Policy actors also known as stakeholders have important role to play in shaping evidence to policy link. To enable the success of evidence informed policymaking, stakeholders’ analysis (SHA) is very imperative. According to Ruhe , SHA is designed to provide an organization with information to evaluate and understand stakeholders in term of their relevance to a policy or specific activity of the organization. The use of SHA as a systematic technique for gathering insights relating to a proposed policy formulation, reform, or action is gaining increasing recognition worldwide. This is because SHA gathers these insights by identifying, categorising and analysing individuals or groups that are likely to have a ‘stake’ (be affected by, or have an interest) in a proposed policy [57,58,59]. SHA should identify actors who are decision-makers and as well as those impacted by the policy issue/action being considered; essentially all whose interests, actions and motivations influence the environment . SHA has been developed to better understand stakeholder power and positions around specific new policies or actions, and assess the likely implications for the acceptability of new policies or interventions .
After performing the SHA the next step is stakeholders’ engagement. There is evidence to suggest that stakeholder engagement is the key in both implementation and translational sciences which includes tailoring best evidence for policy and practices for specific populations . In Benin, Houngbo et al. , assessed governance of healthcare technology management and noted that interactive and analytical tools of action research can be used to integrate knowledge amongst actor groups, and that the policy development process was characterized as bottom-up, with a central focus on the participation of diverse stakeholders groups. In another study from Benin, Lee et al.  while assessing vaccine policy, observed that the enabling change required identifying in-country “champions,” and orchestration of a coordinated set of steps that heavily involve key stakeholders. In Cape Verde, Nabyonga-Orem et al.  assessed health policy dialogue and observed that ensuring stakeholder participation, improving stakeholder harmonization and alignment, providing a guiding framework and facilitating stakeholder analysis in policy dialogue offered the opportunity to improve stakeholder participation in policy development and promote aid effectiveness.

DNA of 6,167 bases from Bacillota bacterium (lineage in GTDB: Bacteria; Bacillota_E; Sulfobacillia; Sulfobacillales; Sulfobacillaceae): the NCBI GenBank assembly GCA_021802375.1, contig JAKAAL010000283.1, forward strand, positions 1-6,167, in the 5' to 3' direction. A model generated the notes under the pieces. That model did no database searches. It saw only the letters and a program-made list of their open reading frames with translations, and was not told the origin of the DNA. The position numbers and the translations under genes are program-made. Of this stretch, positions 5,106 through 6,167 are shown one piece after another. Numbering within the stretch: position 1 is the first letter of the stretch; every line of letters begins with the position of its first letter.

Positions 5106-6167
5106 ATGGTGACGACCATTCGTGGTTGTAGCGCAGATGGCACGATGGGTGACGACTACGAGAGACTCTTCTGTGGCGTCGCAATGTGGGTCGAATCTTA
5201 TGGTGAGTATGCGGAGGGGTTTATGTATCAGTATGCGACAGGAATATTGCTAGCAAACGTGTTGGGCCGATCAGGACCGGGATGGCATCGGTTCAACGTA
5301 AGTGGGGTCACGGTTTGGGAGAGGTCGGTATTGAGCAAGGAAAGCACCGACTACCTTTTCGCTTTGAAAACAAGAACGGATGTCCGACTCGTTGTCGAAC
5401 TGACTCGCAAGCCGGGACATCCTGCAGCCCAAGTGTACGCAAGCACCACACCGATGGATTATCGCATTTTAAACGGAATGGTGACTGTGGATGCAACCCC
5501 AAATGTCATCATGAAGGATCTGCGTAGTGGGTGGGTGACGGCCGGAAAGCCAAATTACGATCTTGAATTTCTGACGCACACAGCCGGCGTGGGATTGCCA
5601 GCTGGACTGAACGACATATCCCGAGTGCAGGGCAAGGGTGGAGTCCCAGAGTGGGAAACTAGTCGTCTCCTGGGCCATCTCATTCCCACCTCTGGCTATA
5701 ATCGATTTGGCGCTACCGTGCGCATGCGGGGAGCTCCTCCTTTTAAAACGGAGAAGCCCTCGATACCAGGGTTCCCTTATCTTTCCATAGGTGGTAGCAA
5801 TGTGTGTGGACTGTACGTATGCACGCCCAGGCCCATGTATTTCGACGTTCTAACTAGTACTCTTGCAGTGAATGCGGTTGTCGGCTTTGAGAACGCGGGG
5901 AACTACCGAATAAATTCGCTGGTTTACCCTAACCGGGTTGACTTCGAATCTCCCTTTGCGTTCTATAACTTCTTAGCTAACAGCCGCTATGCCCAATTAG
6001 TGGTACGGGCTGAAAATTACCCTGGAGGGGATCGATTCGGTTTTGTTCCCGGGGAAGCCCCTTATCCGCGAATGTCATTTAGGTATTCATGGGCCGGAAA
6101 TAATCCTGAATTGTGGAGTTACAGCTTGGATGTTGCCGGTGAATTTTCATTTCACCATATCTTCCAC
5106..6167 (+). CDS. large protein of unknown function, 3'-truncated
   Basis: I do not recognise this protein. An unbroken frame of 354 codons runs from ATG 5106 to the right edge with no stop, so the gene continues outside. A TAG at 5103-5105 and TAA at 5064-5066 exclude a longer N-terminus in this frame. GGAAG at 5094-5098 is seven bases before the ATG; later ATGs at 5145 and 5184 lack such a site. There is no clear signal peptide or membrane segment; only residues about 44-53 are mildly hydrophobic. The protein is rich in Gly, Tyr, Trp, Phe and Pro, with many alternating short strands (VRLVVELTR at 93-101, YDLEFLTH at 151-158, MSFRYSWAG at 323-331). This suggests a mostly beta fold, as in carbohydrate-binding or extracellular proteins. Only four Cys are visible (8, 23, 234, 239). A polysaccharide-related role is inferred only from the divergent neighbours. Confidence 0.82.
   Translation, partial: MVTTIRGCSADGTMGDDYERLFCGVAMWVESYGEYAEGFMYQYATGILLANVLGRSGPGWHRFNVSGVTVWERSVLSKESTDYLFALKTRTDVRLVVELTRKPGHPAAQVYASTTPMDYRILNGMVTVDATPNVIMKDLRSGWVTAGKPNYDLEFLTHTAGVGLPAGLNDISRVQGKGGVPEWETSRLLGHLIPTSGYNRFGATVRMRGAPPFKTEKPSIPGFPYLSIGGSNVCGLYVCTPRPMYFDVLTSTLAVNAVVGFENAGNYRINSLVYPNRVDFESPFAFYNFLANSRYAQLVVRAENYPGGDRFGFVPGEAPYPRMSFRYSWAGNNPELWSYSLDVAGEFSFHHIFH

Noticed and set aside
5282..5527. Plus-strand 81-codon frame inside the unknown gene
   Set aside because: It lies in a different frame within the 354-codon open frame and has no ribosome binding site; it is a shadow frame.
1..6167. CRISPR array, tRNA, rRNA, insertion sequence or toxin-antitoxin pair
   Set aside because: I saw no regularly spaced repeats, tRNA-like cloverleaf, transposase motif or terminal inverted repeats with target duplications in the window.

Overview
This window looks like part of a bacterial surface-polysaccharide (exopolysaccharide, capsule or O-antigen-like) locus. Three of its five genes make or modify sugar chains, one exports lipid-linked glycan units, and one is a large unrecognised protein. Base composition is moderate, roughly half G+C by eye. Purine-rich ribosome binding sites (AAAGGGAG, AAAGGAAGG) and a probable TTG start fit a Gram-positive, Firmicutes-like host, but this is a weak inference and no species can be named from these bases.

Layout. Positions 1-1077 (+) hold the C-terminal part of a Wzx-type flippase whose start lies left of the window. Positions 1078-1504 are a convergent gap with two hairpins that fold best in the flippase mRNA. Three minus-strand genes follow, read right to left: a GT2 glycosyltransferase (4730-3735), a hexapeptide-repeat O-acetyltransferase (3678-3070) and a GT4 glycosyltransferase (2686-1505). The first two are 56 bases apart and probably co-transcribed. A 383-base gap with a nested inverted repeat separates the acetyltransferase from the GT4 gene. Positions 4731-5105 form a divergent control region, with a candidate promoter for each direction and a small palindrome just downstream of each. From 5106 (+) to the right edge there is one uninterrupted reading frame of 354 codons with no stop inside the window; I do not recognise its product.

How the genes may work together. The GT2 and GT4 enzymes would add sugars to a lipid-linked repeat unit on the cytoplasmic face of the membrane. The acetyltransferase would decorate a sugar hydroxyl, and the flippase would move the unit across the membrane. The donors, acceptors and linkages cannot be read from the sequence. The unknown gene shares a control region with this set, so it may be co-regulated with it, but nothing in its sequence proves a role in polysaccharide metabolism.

Use of policy advisory/technical/steering committees
The use of policy advisory/technical/steering committees in promoting evidence to policy process is well established. This mechanism is recommended for use to West African policymakers because of the numerous positive outcomes reported across the sub-region. In Nigeria, Uneke et al.  assessed the role of a health policy advisory committee (HPAC) in bridging the divide between research and policy. The HPAC can function as a health coordination mechanism designed to standardize and develop a sector wide approach in the development of evidence-informed health policy and the strategies for implementation [64,65,66].